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Ivory Coast Violence Breaks French Connection

Angry Mobs Rampage Through Areas and Businesses Identified With Former Colonial Ruler

By Craig Timberg
Washington Post Foreign Service
Saturday, November 13, 2004; Page A19

ABIDJAN, Ivory Coast, Nov. 12 -- Chanting, "We want the French!" a crowd of armed and angry young men swept past La Planta, a club owned by an Ivorian. They started to attack the nearby Byblos restaurant, then stopped when the owner pleaded, "No, no! I'm Lebanese!"

But when it came to Club Le Saint Germain, the mob showed no restraint. The elegant eatery had not only a French owner but also a predominantly French clientele, including soldiers from the nearby military base.

Men walked in a street of Yamoussoukro, the Ivorian capital, after lootings last weekend. Mobs have targeted French businesses, but other shops have also been attacked. (Luc Gnago -- Reuters)

Last Saturday night, witnesses said, men armed with wood planks, iron rail spikes and a lust for revenge battered down the club's steel doors. They yanked bars from the windows and bashed a gaping hole through the concrete wall.

As the owner and a friend watched from an adjacent roof, the mob stole everything that could be taken and destroyed what remained, witnesses said. The posh establishment was reduced to little more than a dirt-streaked shell.

Across this shaken West African city, the pattern of selective destruction was evident Friday after two days of relative calm. Burned and battered buildings stood beside others that had been virtually untouched, with targets apparently singled out because they were identified with France, Ivory Coast's former colonial ruler.

The centuries-old relationship, which had enjoyed an extended period of calm after independence in 1960, became increasingly frayed after the current Ivorian government took power four years ago and subsequent political unrest persisted.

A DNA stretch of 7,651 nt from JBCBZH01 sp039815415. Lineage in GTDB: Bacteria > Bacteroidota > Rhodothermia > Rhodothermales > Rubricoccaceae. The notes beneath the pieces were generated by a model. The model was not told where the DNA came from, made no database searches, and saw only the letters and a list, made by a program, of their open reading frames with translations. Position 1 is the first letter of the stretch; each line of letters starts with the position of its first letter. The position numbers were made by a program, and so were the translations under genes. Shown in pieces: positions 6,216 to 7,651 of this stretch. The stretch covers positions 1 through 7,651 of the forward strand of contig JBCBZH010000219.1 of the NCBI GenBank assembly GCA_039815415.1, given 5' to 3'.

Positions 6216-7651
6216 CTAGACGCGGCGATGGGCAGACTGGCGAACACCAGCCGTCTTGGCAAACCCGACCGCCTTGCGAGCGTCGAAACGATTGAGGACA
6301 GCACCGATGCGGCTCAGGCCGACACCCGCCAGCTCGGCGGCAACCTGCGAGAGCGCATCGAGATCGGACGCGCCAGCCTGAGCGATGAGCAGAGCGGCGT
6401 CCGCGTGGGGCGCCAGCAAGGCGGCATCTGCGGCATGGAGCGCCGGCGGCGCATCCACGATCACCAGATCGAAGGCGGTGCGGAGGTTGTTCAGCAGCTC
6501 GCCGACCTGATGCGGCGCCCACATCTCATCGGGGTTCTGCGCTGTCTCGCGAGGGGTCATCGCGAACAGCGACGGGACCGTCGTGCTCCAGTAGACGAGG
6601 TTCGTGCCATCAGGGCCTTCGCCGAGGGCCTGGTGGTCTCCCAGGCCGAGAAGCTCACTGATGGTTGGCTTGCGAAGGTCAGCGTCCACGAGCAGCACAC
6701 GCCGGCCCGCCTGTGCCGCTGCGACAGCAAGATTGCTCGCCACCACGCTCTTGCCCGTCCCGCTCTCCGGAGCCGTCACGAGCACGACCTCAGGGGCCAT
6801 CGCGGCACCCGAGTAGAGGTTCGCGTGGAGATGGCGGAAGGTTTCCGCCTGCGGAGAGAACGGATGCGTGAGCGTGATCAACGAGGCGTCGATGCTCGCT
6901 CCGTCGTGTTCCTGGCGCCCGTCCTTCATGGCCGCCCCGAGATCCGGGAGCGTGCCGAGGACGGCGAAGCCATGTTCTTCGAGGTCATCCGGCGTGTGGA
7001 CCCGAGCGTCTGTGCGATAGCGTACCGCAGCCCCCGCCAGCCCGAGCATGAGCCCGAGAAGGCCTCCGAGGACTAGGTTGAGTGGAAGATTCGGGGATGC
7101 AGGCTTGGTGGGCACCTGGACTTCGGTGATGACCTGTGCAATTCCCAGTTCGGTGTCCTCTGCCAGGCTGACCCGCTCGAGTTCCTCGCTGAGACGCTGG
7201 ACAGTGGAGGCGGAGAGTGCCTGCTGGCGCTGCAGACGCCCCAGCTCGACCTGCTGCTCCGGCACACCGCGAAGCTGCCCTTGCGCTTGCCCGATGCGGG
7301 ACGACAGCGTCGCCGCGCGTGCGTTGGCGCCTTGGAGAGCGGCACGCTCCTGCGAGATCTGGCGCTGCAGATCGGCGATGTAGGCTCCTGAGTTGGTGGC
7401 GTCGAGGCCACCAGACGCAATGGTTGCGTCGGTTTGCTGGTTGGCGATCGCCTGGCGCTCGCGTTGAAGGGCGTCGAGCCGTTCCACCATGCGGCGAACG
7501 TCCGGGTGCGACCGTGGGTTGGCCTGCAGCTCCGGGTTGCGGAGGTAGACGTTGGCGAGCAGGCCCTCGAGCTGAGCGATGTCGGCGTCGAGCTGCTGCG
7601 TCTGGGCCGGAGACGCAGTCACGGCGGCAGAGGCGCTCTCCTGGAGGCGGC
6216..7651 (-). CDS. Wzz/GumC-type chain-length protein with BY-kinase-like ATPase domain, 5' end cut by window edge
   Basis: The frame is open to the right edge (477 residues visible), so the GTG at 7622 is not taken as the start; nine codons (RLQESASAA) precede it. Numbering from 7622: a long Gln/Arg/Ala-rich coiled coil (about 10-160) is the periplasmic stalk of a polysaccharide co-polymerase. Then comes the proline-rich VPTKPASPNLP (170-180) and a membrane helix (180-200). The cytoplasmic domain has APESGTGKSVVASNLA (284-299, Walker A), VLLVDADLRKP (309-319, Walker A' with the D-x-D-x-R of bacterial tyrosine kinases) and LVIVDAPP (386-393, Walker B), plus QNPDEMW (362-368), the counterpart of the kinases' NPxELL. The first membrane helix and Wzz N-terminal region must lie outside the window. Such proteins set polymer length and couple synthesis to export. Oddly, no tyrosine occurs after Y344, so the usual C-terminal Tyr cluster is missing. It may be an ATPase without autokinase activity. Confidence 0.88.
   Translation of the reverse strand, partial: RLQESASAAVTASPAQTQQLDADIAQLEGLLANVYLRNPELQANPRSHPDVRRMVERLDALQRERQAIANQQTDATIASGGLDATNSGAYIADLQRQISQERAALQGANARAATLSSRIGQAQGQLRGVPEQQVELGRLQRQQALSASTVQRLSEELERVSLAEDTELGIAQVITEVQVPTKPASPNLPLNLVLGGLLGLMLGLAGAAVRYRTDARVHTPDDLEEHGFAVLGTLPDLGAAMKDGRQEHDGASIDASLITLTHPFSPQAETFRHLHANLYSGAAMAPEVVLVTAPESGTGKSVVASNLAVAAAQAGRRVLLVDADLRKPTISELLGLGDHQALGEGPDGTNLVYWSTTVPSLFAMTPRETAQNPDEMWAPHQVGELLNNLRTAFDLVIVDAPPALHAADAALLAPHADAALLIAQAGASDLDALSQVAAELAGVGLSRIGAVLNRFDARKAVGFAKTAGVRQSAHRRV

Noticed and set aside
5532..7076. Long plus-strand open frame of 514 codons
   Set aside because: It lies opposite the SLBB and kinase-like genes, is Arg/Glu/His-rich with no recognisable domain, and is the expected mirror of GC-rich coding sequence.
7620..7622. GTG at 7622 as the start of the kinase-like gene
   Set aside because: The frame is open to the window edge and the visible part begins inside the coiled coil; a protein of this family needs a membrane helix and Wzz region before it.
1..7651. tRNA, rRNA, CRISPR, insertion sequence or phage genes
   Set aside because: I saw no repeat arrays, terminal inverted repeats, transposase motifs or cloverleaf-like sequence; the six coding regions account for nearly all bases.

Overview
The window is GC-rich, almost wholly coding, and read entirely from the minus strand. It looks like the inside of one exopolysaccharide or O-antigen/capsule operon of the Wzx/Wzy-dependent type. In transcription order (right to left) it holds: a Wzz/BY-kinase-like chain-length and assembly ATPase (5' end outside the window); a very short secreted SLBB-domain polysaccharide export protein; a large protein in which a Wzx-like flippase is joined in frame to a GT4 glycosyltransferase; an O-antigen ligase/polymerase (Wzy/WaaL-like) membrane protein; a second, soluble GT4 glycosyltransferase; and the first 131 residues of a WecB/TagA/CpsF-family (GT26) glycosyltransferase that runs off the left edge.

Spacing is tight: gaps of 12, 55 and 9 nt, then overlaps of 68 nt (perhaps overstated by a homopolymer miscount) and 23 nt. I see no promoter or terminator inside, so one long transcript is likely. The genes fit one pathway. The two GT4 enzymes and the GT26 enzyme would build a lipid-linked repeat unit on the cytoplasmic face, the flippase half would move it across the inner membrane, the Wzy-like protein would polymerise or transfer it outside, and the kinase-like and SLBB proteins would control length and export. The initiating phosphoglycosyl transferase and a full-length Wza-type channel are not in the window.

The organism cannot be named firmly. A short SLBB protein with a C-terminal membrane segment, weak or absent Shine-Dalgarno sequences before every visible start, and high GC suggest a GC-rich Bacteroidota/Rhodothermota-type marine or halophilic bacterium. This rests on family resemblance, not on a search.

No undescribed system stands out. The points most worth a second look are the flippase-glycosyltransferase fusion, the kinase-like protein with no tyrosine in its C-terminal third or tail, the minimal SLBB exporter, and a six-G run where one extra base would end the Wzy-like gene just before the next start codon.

In recent weeks, growing tensions between President Laurent Gbagbo's camp and French peacekeeping troops finally erupted in five days of street violence, beginning when an Ivorian airstrike last Saturday killed nine French troops and a U.N. aid worker, and a retaliatory French attack wiped out several Ivorian warplanes and helicopters.

Ivorians disagree about whether to blame Gbagbo, the activists known as Young Patriots who have become the enforcers of his political will, or the French themselves, who often seemed to have everything that Ivorians did not: wealth, education, lavish homes and fancy cars.

But as hundreds of French nationals have continued to flee each day in an air evacuation to Paris, many Ivorians agree that, in the end, it is they who will suffer most from this bitter turn of events. Every one of the 38 employees at Club Le Saint Germain, for example, was Ivorian. Now, all are out of work.

"For one white person, 38 people had jobs," said Kone Ibrahim Dotoulougo, 31, a doorman at the club, referring to the French owner.

Trouble first broke out Nov. 4, when Gbagbo broke a longtime cease-fire by attacking rebels who control the largely Muslim areas in the northern half of Ivory Coast. That same day, a mob of young men arrived in two city buses at the offices of the Patriote, an opposition newspaper, said employees there.

While more than a dozen journalists scrambled to safety over an exterior wall, the frenzied crowd rammed through a padlocked steel door, overturned furniture, battered the printing press and set the building on fire. The paper has not published since.

"We are sure if they had caught some of us, we would have been killed," said Toure Moussa, the editor. He said the men who attacked his paper and two others were from the Young Patriots and acting on government orders.

"It's to make us mute, to make all opposition voices mute," Moussa said.

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